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Diversity triggers a tendency to hunker down and to have less confidence in local government, community leaders, and news media, the study data show. In homogeneous North and South Dakota, 70 to 80 percent of survey respondents said they trusted their neighbors a lot. In diverse Los Angeles and San Francisco, only about 30 percent said the same thing.
Living in a diverse community without a lot of trust in the people next door makes residents less likely to register to vote and more likely to participate in protest marches, Putnam found. People are also less likely to give to charity or to volunteer in the community. Residents of racially or ethnically mixed areas have fewer close friends and confidantes, report being less happy, and say they have a lower quality of life. They spend more time watching television.
The effects are similar regardless of age, gender, economic status, political philosophy, or race. Living in a diverse community has a slightly greater negative impact on conservatives than on liberals, but the effect is “significant” among liberals too. Its impact on whites, Putnam says, is “definitely greater,” but it is “visible” among nonwhites as well.
In the long run, Americans can handle diversity, Putnam says. A century ago, new immigrants from Eastern Europe married only each other, as did migrants from Southern Europe. But by 1990, only one-fifth of white Americans had spouses with an identical ethnic background.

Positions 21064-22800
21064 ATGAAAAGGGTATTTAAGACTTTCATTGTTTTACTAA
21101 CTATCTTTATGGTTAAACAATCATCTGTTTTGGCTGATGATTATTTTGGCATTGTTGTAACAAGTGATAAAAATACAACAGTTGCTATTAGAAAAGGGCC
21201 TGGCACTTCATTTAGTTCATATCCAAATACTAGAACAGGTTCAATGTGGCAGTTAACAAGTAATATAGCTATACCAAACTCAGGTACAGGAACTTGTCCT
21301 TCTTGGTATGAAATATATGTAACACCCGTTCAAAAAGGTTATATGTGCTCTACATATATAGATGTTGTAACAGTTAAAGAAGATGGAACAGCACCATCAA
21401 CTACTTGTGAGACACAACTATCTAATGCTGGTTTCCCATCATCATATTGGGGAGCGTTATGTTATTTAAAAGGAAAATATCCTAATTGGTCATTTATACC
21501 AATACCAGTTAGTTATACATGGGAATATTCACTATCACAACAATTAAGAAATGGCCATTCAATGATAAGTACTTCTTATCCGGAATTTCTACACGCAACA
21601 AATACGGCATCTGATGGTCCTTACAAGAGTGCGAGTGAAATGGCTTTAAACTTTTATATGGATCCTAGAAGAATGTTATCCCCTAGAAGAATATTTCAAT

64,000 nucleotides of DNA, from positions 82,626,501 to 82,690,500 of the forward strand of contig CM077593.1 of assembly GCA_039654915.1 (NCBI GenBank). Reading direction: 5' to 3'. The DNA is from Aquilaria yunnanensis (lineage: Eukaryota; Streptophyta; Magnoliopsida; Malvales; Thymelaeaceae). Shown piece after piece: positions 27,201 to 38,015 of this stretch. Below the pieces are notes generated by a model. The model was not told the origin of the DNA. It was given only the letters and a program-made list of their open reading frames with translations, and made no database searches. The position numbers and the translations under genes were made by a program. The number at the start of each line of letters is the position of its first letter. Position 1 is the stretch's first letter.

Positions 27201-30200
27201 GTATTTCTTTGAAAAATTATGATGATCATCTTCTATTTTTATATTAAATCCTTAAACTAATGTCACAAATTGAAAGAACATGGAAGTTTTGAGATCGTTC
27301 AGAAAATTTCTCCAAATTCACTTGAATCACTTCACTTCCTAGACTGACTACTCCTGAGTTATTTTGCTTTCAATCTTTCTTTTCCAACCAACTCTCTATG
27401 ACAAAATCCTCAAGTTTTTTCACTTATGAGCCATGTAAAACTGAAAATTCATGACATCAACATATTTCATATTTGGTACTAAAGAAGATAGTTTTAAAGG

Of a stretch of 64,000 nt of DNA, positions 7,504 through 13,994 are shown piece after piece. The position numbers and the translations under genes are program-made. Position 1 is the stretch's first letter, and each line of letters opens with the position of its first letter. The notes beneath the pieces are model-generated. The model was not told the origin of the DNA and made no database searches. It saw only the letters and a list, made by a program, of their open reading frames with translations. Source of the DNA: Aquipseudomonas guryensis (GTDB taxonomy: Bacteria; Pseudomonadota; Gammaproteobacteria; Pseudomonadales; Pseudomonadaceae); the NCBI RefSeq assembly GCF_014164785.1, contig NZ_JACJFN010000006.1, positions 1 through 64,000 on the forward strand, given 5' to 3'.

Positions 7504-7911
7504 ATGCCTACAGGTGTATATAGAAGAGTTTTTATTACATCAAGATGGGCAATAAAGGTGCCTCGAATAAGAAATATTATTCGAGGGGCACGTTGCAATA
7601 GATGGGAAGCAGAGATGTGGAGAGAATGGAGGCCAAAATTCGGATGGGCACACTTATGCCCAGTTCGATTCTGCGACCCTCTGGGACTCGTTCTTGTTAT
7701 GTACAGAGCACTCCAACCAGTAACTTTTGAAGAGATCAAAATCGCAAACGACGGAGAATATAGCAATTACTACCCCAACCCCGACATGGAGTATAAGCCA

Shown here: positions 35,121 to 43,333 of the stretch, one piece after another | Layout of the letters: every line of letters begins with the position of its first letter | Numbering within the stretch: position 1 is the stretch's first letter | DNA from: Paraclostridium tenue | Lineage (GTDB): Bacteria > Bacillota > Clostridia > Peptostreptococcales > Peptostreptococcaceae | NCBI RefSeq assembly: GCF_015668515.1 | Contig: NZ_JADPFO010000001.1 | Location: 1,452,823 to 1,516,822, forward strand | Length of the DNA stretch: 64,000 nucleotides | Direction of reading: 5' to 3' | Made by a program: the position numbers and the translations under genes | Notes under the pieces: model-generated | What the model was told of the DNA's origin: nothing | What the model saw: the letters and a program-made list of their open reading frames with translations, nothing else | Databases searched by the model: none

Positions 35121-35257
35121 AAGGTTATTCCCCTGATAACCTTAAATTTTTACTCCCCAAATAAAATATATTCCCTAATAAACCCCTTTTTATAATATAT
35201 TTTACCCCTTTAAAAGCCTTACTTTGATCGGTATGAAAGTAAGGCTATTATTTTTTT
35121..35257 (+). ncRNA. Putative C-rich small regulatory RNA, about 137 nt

Putnam says the country should look to what worked in the past to foster social solidarity, from building community centers and athletic fields that immigrants and natives can enjoy together to making English-language training more accessible. Because the long-run benefits of immigration and diversity are national in scope, the federal government should help local governments bear the short-term direct costs of increased expenditures on education, health care, and other needs.
But Putnam’s former Harvard colleague James Q. Wilson, the well-known conservative thinker, dismisses his long-term solutions as “wishful thinking.” It’s almost impossible to forge social cohesion among diverse groups, Wilson says. The few institutions that have succeeded, such as the U.S. military and some churches, possess two key ingredients that neighborhoods lack: authoritative leaders and discipline.